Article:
In an age where similarities between songs can be the cause of multimillion-dollar lawsuits, you better make damn sure you get your samples cleared. The most recent case of alleged, or at least suggested, foul play was Jamie xx's "I Know There's Gonna Be (Good Times)," which features a prominent sample of The Persuasions' 1972 hit "Good Times." Last week band member/manager Jimmy Hayes stated that the sample hadn't been cleared...but he was wrong.
"It doesn't bother me that they wanted to sample, but the thing is we have to sit down with management and make sure that everything is recognized and on the up-and-up," he said, defending the use of the sampling. "I don't want to think that these people just went on their own to sample our music without any notification to us."
Potential scandal was deferred when Hayes was informed that Jamie xx's team had, in fact, cleared it on the up-and-up.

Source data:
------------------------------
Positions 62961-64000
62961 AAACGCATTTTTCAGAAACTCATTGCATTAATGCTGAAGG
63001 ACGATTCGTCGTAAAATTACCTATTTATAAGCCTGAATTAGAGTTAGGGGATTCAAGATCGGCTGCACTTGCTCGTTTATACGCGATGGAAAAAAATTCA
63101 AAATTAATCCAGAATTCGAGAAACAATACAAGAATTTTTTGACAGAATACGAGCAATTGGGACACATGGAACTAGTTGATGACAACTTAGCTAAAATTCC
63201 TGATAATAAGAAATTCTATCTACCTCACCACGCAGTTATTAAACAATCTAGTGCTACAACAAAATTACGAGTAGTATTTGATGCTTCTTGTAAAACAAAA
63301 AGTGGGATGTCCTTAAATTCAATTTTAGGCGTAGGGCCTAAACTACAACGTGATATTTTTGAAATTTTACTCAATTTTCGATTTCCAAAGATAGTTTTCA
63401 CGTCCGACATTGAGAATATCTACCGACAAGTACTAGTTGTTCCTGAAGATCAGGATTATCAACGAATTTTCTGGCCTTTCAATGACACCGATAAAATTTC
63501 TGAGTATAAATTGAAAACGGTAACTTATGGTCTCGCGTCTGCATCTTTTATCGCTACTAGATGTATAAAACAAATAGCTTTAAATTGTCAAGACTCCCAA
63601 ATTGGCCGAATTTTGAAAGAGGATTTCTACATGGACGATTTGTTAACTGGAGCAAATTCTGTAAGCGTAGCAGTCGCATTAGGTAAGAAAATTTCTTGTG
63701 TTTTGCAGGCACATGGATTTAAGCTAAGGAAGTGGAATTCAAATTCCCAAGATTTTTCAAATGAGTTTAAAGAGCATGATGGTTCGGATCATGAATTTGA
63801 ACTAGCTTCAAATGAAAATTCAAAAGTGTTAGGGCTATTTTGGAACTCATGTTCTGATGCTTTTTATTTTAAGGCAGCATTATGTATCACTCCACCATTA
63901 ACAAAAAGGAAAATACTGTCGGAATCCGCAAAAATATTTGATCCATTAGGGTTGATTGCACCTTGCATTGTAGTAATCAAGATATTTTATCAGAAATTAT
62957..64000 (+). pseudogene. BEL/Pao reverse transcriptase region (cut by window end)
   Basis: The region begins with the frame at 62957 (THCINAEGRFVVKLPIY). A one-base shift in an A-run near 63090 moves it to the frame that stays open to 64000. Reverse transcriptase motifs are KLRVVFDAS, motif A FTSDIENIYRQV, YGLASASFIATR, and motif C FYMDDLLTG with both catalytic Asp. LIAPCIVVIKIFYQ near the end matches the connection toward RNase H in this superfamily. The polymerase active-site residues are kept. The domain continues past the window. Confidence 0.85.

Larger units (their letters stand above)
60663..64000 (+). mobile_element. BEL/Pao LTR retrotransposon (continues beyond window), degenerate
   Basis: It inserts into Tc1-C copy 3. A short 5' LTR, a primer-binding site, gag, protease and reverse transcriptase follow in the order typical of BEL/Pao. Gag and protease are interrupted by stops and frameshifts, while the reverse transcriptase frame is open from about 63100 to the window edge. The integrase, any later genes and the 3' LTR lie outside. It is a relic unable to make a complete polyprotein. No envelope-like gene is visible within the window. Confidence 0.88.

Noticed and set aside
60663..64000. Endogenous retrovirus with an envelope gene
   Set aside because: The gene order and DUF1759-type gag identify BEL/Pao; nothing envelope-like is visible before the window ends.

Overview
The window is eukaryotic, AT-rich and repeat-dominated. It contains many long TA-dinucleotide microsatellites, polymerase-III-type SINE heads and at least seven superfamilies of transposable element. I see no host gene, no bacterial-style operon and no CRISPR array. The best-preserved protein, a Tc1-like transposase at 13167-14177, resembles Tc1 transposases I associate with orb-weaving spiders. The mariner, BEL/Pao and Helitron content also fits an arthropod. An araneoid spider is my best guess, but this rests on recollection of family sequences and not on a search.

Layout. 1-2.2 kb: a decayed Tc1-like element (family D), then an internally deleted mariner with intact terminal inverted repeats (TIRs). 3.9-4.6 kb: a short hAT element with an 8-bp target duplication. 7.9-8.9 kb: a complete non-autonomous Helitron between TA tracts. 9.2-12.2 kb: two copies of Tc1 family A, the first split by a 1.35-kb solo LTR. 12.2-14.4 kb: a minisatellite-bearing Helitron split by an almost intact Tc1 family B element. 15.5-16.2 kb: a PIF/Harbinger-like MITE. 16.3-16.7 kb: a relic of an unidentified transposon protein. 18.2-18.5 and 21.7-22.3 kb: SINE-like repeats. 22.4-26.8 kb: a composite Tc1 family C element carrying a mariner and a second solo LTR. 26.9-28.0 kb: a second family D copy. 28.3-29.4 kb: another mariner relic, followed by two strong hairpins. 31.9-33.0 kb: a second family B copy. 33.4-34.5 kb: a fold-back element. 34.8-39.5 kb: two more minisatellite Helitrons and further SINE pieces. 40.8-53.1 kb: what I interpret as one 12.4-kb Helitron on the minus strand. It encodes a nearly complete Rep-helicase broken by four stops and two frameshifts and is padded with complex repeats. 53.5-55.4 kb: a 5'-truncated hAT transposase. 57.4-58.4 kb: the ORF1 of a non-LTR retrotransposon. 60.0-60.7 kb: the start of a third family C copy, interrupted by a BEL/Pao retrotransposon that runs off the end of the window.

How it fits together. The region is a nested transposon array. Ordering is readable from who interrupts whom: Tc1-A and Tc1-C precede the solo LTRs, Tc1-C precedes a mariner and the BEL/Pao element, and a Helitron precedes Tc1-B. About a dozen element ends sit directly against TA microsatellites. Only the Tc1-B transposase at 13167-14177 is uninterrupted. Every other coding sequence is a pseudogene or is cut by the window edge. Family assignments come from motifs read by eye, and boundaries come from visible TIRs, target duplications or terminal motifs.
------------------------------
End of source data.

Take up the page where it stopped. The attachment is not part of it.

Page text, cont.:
Hayes had claimed that he was told about the sample when a friend heard the new song on the radio. Less than a few days after the initial claim had been made that xx failed to cover the sample, the Persuasions' member backtracked and took back his statement. "I was told about it but forgot," Hayes claimed.
It's an unfortunate mistake on his part. You can bet that performers will be covering their bases in light of the Robin Thicke/Pharrell Williams payout for "Blurred Lines"...almost to the point where claims such as Hayes' almost become "disparaging comments" on their own and potentially justify lawsuits. Hayes didn't have an air of litigation about him when he made his claims last week, but Marina Abramovic's statements about Jay Z were another thing altogether. She claimed the rapper had taken advantage of her and was "cruel" in his use of her previous work. Until he produced proof that he had in fact provided financial support to her cause.